Sunday, April 4, 2010

Innovation and Value Creation

Let's say that a person A is living in an apartment she finds sufficient at the rate she is paying, and that there are other identical apartments available for the same price. Now what would she do if her lease was up, and the rent at her current apartment was going to increase? The answer to this question depends largely on one very important factor: the transaction costs of moving. These could be the costs of van rentals, moving supply purchases, and the opportunity costs of person A's spending time searching for other housing. (To make things simple let's ignore the time value of money.) Assuming she expects to face $1000 in total costs to find and move into sufficient replacement, what would happen if her rent were to increase by $50 per month? This would amount to a $600 increase for the duration of the next yearlong lease. Clearly she would rather face the cost of higher rent ($600) than bear the costs of moving ($1000). But if the proposed rent increase were $100, for a total of $1200 she would rather face the costs of moving than the higher rent.
The transaction costs of uprooting yourself to obtain new housing are particularly high, relative to other goods. This is not the same as making a choice among buying from different vendors of apples, or electronics.
But in the situation like the one Person A faces, with high transaction costs, there is the opportunity for an innovator to create value for Person A, and profit from it. Lets assume that someone else, Person B, were able to invent an amazing new moving van that could reduce Person A's transaction costs of moving to $500. Then even with the smaller, $50 rent increase, it would be worthwhile for Person A to move. Person B could then charge person A a certain price, (less than the $100 difference between the new transaction costs and the rent increase,) and both Person A and B would benefit.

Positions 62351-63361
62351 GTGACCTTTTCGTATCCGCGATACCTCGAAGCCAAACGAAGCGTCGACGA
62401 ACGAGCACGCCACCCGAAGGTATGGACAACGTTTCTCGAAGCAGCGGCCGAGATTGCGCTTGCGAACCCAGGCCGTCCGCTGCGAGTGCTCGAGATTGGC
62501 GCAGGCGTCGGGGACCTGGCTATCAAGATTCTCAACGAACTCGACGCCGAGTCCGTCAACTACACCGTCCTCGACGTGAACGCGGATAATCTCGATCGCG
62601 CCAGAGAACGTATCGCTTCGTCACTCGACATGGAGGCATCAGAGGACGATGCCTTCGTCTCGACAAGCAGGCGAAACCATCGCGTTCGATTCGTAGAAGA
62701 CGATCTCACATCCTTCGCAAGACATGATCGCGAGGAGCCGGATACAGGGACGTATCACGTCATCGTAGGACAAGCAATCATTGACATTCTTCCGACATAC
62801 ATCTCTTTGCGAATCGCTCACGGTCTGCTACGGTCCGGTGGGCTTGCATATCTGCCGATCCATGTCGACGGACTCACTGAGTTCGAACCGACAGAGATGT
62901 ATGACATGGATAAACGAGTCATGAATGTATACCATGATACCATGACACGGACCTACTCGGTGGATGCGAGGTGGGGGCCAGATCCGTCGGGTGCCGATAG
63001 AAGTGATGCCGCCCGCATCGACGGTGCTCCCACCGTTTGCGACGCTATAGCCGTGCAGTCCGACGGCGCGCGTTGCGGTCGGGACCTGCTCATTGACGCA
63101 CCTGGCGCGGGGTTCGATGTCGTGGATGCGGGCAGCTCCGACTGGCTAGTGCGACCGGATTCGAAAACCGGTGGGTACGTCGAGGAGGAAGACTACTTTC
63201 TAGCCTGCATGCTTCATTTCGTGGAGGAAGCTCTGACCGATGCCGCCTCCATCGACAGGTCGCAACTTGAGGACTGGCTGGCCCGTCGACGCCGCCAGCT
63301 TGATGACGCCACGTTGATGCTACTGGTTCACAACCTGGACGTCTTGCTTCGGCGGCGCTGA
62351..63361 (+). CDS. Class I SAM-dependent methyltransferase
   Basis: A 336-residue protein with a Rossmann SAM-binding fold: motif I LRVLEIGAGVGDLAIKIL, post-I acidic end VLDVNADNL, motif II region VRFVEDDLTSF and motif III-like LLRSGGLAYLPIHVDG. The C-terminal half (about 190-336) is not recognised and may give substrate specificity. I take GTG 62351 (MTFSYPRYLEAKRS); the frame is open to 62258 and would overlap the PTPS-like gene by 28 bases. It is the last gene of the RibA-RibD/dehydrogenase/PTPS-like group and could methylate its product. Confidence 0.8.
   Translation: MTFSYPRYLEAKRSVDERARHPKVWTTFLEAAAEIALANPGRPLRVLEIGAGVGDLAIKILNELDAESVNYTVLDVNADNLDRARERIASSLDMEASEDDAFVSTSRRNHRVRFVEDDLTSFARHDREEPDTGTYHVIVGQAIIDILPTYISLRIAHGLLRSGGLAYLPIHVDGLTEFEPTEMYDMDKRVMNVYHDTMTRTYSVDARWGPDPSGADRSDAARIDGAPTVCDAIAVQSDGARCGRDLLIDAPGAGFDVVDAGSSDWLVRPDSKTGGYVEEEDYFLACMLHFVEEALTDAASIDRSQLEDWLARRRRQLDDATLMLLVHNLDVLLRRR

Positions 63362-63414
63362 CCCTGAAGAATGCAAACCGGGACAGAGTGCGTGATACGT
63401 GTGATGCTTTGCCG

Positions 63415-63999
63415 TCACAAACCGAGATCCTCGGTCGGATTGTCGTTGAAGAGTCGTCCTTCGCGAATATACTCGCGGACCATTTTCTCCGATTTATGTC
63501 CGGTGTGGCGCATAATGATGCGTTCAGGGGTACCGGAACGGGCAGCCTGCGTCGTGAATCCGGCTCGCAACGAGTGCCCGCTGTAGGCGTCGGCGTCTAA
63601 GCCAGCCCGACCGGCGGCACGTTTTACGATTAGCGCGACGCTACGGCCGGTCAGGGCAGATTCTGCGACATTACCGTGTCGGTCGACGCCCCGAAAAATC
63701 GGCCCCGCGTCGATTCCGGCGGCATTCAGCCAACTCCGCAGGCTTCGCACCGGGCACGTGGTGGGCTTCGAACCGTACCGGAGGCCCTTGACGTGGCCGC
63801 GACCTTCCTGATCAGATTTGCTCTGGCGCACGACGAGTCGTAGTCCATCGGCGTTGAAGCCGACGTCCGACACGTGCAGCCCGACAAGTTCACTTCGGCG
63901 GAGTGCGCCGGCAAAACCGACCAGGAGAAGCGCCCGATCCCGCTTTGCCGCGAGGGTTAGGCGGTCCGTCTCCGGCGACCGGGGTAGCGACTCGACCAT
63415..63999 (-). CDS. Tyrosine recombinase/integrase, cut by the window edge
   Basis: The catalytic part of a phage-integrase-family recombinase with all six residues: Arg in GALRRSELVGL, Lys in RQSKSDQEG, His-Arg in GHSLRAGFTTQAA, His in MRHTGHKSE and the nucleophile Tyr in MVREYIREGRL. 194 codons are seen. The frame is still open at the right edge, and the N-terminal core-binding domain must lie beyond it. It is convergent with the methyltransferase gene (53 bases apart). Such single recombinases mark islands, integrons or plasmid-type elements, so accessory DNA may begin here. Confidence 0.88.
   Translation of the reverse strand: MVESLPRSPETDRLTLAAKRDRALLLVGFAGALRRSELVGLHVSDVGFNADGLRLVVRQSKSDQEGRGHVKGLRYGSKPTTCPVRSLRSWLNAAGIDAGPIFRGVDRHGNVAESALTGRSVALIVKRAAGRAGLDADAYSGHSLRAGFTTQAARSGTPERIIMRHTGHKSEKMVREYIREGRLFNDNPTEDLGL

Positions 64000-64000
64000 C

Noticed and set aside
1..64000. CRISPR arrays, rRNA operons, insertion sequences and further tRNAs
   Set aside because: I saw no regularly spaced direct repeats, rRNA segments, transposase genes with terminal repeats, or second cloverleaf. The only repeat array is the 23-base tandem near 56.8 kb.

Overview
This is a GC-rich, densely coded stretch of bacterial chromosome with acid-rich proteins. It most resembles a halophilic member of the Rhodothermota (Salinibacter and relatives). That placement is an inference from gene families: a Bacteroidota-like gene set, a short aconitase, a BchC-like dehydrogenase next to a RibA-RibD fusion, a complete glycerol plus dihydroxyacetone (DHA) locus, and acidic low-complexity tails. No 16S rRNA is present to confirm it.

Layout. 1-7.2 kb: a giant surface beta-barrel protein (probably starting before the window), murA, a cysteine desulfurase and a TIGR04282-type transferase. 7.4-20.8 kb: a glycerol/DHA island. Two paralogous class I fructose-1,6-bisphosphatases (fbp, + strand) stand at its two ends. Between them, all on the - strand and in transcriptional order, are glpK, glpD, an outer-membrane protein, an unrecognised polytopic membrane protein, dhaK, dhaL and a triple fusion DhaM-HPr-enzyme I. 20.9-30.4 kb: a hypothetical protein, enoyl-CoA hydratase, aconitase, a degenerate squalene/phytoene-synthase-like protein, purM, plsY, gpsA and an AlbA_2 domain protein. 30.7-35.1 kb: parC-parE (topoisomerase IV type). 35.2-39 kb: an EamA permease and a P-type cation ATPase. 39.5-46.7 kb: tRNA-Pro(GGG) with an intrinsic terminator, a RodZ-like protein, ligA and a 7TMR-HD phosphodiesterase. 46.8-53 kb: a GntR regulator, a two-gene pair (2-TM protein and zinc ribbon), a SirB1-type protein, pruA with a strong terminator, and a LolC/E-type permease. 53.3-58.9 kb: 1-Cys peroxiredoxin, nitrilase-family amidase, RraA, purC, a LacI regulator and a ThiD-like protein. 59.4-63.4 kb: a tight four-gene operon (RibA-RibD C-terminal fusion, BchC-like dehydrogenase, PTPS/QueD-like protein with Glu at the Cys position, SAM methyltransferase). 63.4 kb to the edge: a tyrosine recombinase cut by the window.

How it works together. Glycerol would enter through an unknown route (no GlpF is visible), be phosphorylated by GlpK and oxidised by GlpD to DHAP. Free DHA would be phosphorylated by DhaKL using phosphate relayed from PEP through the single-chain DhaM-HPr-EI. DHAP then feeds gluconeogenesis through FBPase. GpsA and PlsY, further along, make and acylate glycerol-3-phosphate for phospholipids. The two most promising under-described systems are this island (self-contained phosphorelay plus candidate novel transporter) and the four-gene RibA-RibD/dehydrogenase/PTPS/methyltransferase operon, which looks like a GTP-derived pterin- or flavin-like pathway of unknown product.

The facilitation of transactions that would otherwise not happen is one important way that innovators can create value for society. For example websites make it easier to shop around for housing, which reduces the opportunity costs for housing seekers. (The same goes for Star Trek collectibles.)
Increasing benefits and reducing costs is the essence of innovation. And in the end, innovation is the only reliable way for individuals to get abnormally rich. They must find ways to abnormally reduce the costs or increase the benefits for others, and demand a price for it. Finding ways to allow mutually beneficial trades to happen, that would not otherwise happen due to large transaction costs, is one way to achieve this goal and make a buck.